Why is green not a tree

Why are leaves green?

Why are leaves green? At first glance, Yumna, 10 years old, answered the question quickly: Leaves are green because they contain the green leaf pigment chlorophyll. But there is more to it than that.

Without the leafy green, the trees would not be able to produce oxygen for themselves, but also for all other living beings on earth. Source © Greg Brave, Shutterstock

Only with the help of chlorophyll are tree leaves able to capture the energy of sunlight and, with water and carbon dioxide, to form glucose. This process, which helps the tree to survive, is called photosynthesis.

Leaves and plants in general appear green because the dye chlorophyll reflects green and absorbs the other color components contained in sunlight and converts it into chemical energy.

That's how a tree lives

Glucose is high in energy and is transported to all parts of the tree as fuel. There, glucose is needed to build up storage materials such as starch and sugar as well as building materials from which wood, bark and leaves are formed.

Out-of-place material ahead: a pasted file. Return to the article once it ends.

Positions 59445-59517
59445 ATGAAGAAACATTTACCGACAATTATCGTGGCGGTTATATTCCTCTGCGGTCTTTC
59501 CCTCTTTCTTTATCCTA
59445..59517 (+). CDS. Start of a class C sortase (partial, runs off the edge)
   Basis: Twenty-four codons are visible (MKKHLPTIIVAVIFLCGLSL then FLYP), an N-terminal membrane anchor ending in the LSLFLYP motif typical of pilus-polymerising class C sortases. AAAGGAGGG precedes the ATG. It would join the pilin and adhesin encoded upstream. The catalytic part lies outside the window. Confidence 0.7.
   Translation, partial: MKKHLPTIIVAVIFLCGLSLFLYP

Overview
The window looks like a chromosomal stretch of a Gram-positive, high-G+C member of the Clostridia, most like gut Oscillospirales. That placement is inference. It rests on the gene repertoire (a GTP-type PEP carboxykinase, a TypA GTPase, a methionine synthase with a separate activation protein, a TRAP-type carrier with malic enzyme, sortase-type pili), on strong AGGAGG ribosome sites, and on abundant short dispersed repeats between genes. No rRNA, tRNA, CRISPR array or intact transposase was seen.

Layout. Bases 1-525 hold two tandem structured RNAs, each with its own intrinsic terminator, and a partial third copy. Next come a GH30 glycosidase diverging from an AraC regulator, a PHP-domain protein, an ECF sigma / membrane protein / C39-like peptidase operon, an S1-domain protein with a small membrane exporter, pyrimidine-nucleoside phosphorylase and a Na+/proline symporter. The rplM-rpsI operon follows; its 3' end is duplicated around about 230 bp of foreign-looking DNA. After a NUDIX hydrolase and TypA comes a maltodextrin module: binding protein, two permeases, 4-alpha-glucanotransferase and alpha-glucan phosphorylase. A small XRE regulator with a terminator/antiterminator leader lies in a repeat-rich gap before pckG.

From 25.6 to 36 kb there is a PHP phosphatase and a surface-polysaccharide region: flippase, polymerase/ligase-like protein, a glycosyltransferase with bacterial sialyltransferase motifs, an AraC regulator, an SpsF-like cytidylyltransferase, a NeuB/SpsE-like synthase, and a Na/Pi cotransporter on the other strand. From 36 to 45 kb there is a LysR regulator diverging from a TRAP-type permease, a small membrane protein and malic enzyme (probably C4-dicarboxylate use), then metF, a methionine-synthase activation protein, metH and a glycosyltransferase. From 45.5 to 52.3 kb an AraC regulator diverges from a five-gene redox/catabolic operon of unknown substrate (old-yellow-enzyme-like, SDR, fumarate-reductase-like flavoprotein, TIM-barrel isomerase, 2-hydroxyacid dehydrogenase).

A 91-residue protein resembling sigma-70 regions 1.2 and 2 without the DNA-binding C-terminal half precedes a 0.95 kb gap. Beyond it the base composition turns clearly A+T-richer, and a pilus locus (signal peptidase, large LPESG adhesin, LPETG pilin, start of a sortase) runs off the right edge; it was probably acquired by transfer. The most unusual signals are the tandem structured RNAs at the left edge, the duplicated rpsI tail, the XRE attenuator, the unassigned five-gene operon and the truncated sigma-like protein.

Trees need a lot of leaves in order to absorb a lot of energy and to be able to survive. Although the tree draws air in through bark and twigs, the leaves are the actual "lungs" of the tree.

Animals and humans also benefit from these processes in the leaves of the trees, as oxygen is also released in the process. We living beings need this oxygen to breathe.

How much oxygen does a tree provide?

In a 100-year-old beech, for example, 1.7 kilograms of oxygen per hour emerge from the stomata of the leaves. That's as much oxygen as 50 people need to breathe for an hour.

Due to the production of oxygen, photosynthesis is also considered to be the most important biological process on our earth.

Rest in winter

When the tree takes a break during the cold, arid months and sheds its leaves, the chlorophyll is also responsible for this. It regresses and is slowly broken down. Then the leaves lose their lush green, become colorful and finally wither completely. Only in the spring, when the tree revs up its metabolism at full speed, is the dye formed again.

You can find out more on the subject in WAS IST WAS Volume 134 Wald. More than just trees

as well as in WAS IST WAS Pflanzen